I met an angel today at Mass.
I was pretty sure it was going to be one of those Masses. Peter was refusing to wear shoes. The girls felt that the 40 degree temps did not warrant tights or coats. Billy wanted to wear a suit jacket with a very casual polo shirt. It was the baby’s nap time.
But we went. Billy with a casual jacket. Katie with socks and her Marys Janes (shoes, not candy). Jenny with sandals and no coat (whatever). Peter with his shoes on the floor.
At church, I went in with all the kids except the unshod one. Bill stayed to coax him into cooperation. By the time Mass began, they had slipped in at the end of the row, and Peter remained quietly over there pretending to nap on the pew. Mary fell asleep during the homily.
After Mass, I turned to see a very old woman talking to Bill. I sidled down to hear the praises of my well-behaved children, for I knew that’s what it was. Having spent most of every Mass for the last month or two in the back with a squirmy toddler, and after last week’s debacle with Peter slicing his head open during Communion, I knew that to get through Mass without some “issue” was remarkable.
The woman gave me the glowing words that I needed to hear about my children being so good. Then she gave me even more: she told me how impressed she was with my husband. “What a good father,” she said, “So tender, so involved. How well he handled the little one (Peter).” She was nearly in tears, and she had my eyes welling. What a sweetheart.
Out in the car, I joked: “You can fool some of the people, all of the time…”
Bill laughed and said he had told her she was lucky to catch him at a good moment (the parking lot just prior to Mass not being a very good moment).
I’ve been pondering over the last few weeks how readily we accept new friends for who they are, even despite pasts flaws or sins, while we linger over the past with those we have known a long time. You can never forgive your brother the time he totaled your car, even though he bought you a new one and it happened twenty years ago and he was 17…but you can admire your hard-working boss who is a recovered alcoholic and spent 3 years in jail on DUI charges. Or that girl from high school might forever be a floozy…but that woman you respect from church with a sordid past awes you with her conversion story.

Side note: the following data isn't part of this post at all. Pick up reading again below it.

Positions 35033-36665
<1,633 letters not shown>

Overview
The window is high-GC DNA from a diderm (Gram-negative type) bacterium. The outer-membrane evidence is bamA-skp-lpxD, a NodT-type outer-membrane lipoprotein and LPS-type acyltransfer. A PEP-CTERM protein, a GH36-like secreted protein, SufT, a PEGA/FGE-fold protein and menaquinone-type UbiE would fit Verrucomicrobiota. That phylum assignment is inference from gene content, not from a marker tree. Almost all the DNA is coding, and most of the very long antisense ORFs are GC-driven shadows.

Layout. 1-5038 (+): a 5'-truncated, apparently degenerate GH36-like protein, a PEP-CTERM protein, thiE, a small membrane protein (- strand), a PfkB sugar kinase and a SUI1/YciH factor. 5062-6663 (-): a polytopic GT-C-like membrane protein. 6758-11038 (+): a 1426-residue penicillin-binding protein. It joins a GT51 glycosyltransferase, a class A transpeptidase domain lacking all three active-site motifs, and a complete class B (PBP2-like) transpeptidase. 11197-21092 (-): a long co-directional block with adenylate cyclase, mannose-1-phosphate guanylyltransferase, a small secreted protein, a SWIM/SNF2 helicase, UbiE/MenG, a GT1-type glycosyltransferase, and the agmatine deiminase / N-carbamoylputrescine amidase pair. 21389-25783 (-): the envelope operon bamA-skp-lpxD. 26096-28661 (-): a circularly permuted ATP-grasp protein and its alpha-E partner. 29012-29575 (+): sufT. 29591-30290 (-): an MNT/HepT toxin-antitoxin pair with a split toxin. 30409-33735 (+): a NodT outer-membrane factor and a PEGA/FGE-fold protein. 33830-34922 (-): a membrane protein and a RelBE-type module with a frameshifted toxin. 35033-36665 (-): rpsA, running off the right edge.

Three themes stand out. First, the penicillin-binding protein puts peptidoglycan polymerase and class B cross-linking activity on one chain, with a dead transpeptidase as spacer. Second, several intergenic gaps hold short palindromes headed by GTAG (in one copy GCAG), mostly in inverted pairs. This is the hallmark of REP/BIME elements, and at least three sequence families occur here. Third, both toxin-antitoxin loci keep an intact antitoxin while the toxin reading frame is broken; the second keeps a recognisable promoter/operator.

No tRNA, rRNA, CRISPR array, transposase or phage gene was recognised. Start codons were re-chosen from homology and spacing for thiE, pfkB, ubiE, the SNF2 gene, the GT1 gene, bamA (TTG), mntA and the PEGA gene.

And I’ve been thinking about how God sees us in (at least) four dimensions (time being the 4th). I think C. S. Lewis used the two-dimensional example in Mere Christianity: we see a pencil in three-dimensions. If we were only two-dimensional creatures, we wouldn’t see the pencil, we would see only cross-sections of the pencil. We could never really be able to imagine that the circle of lead surrounded by some wood and a thin coating of paint was a pencil.
Similarly, God sees us…not just who we are today, or who we were a decade ago or who we will be the day we die. He sees us in our entirety. When we brood over past injuries or freeze in our minds the way someone used to be, we are clinging to a cross-section of that person and refusing to accept that that isn’t who they really are, any more than a pencil is a circle of lead surrounded by wood. And when we accept the imperfections of someone’s past, or present, or future, we get a teensy bit closer to seeing the whole person as God intended that person to be seen.
Today, that old woman saw my husband at his best. I’m sure she’s not foolish enough to think he never raises his voice or gets annoyed by the antics of his three-year-old-I-don’t-want-to-wear-my-shoes-kid. But she saw his capacity to love and his ability to get a disgruntled tot to behave for one hour (without using duct tape).
And her message to both of us, from where she sits and through her eyes: what a good father.